Cunda, aka: Cuṇḍā; 4 Definition(s)

Introduction

Cunda means something in Buddhism, Pali, Hinduism, Sanskrit. If you want to know the exact meaning, history, etymology or English translation of this term then check out the descriptions on this page. Add your comment or reference to a book if you want to contribute to this summary article.

Alternative spellings of this word include Chunda.

In Buddhism

Theravada (major branch of Buddhism)

1. Cunda - A worker in metals (kammaraputta) living in Pava. When the Buddha reached Pava on his way to Kusinara, he stayed in Cundas Mango grove. There Cunda visited him and invited him and the monks to a meal the next day. The meal consisted of sweet rice and cakes and sukaramaddava. At the meal the Buddha ordered that he alone should be served with sukaramaddava, and that what was left over should be buried in a hole. This was the Buddhas last meal, as very soon after it he developed dysentery (D.ii.126; Ud.viii.5). The Buddha, a little while before his death, gave special instructions to Ananda that he should visit Cunda and reassure him by telling him that no blame at all attached to him and that he should feel no remorse, but should, on the contrary, rejoice, in that he had been able to give to the Buddha a meal which, in merit, far exceeded any other (D.ii.135f).

The Suttanipata Commentary (SNA.i.159) mentions that, at this meal, Cunda provided golden vessels for the monks use; some made use of them, others did not. One monk stole a vessel and put it in his bag. Cunda noticed this but said nothing. Later, in the afternoon, he visited the Buddha and questioned him as to the different kinds of samanas there were in the world. The Buddha preached to him the Cunda Sutta.

The Commentary adds (p.166; also UdA.399) that Cunda reached no attainment, but merely had his doubts dispelled. The Digha Commentary, however, says (DA.ii.568) that he became a Sotapanna at the first sight of the Buddha and built for him a vihara at the Ambavana. This latter incident, probably, took place at an earlier visit of the Buddha, for we are told (D.iii.207) that while the Buddha was staying in Cundas Mango grove, he was invited by the Mallas to consecrate their new Mote hall, Ubbhataka. He accepted the invitation, preached in the hall till late at night, and then requested Sariputta to continue, which he did by preaching the Sangiti Sutta. This was soon after the death of Nigantha Nataputta (D.iii.210).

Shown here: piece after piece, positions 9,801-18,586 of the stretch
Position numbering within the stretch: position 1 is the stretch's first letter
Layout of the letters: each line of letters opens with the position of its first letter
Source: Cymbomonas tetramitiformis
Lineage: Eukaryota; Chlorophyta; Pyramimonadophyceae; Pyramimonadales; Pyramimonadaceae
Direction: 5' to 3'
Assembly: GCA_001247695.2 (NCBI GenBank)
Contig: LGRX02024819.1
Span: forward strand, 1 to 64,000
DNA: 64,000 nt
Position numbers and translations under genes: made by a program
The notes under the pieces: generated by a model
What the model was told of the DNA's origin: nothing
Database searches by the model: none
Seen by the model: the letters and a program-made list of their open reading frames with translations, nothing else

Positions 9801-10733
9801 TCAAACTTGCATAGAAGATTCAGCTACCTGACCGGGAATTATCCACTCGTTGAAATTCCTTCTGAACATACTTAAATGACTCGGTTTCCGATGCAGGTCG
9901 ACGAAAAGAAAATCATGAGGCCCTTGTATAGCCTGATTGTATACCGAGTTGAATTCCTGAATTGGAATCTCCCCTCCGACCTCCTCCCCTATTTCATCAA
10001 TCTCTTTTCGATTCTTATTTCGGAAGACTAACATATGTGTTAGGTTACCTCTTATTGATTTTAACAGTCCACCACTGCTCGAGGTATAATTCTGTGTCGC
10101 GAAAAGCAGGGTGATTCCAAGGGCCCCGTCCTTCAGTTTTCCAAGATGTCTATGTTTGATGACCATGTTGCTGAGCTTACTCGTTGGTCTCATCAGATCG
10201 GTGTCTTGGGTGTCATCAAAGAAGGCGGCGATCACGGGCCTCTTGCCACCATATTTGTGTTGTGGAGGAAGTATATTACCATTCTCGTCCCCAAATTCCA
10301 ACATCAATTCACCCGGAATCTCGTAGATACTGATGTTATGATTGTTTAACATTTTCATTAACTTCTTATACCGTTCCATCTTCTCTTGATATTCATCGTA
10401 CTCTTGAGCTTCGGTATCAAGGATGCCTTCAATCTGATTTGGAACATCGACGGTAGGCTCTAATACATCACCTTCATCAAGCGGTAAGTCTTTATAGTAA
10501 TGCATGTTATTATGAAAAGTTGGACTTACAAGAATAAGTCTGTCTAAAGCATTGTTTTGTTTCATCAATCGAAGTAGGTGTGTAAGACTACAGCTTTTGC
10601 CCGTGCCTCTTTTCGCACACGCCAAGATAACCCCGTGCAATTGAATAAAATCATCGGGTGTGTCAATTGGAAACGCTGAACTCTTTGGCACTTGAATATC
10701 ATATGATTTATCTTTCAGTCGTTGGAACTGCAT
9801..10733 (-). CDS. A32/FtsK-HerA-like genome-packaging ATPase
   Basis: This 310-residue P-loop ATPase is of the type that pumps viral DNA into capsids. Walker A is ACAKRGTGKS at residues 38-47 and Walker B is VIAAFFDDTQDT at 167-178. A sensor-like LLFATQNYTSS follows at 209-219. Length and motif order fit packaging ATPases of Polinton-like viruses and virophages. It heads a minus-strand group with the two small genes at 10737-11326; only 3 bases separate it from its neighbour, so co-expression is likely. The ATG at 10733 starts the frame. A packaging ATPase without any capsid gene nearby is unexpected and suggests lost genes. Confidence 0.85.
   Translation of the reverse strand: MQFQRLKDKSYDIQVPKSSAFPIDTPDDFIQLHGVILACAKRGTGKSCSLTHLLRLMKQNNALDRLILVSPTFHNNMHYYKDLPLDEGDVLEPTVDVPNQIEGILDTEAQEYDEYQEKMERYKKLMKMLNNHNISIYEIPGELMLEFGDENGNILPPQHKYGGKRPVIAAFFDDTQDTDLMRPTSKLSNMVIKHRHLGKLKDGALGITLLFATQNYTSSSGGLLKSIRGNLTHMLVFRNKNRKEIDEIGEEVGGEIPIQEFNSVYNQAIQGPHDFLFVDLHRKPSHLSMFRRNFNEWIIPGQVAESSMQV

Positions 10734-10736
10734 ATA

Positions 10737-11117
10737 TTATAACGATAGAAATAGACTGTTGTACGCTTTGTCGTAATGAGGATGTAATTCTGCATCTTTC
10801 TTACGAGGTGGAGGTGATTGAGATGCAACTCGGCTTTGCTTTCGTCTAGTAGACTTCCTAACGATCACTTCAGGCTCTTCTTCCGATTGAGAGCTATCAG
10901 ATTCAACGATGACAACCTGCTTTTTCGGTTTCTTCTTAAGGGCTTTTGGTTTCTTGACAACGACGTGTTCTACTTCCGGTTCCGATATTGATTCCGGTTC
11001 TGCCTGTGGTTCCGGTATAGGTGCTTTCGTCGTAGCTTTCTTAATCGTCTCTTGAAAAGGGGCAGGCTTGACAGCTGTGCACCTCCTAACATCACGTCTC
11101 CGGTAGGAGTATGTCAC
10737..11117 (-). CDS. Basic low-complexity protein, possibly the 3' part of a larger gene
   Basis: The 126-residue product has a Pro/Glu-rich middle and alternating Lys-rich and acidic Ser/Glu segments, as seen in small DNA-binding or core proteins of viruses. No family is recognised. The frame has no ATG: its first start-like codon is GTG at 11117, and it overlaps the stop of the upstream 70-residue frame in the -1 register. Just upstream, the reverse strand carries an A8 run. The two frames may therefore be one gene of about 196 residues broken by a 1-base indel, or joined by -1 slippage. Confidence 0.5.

The Anguttara Nikaya (v.263ff) mentions another conversation between the Buddha and Cunda. Cunda tells the Buddha that he approves of the methods of purification (soceyyani) laid down by the brahmins of the west (Pacchabhumaka). The Buddha tells him of the teaching of the Ariyans regarding the threefold defilement and purification of the body, the fourfold defilement and purification of the speech, and the threefold defilement and purification of the mind. Cunda accepts the Buddhas explanations and declares himself his follower.

2. Cunda - The books appear to refer to two theras by the name of Cunda, the better known being Maha Cunda and the other Cula Cunda. But the legends connected with them are so confused that it is not possible to differentiate clearly one from the other.

Source: Pali Kanon: Pali Proper Names
context information

Theravāda is a major branch of Buddhism having the the Pali canon (tipitaka) as their canonical literature, which includes the vinaya-pitaka (monastic rules), the sutta-pitaka (Buddhist sermons) and the abhidhamma-pitaka (philosophy and psychology).

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Mahayana (major branch of Buddhism)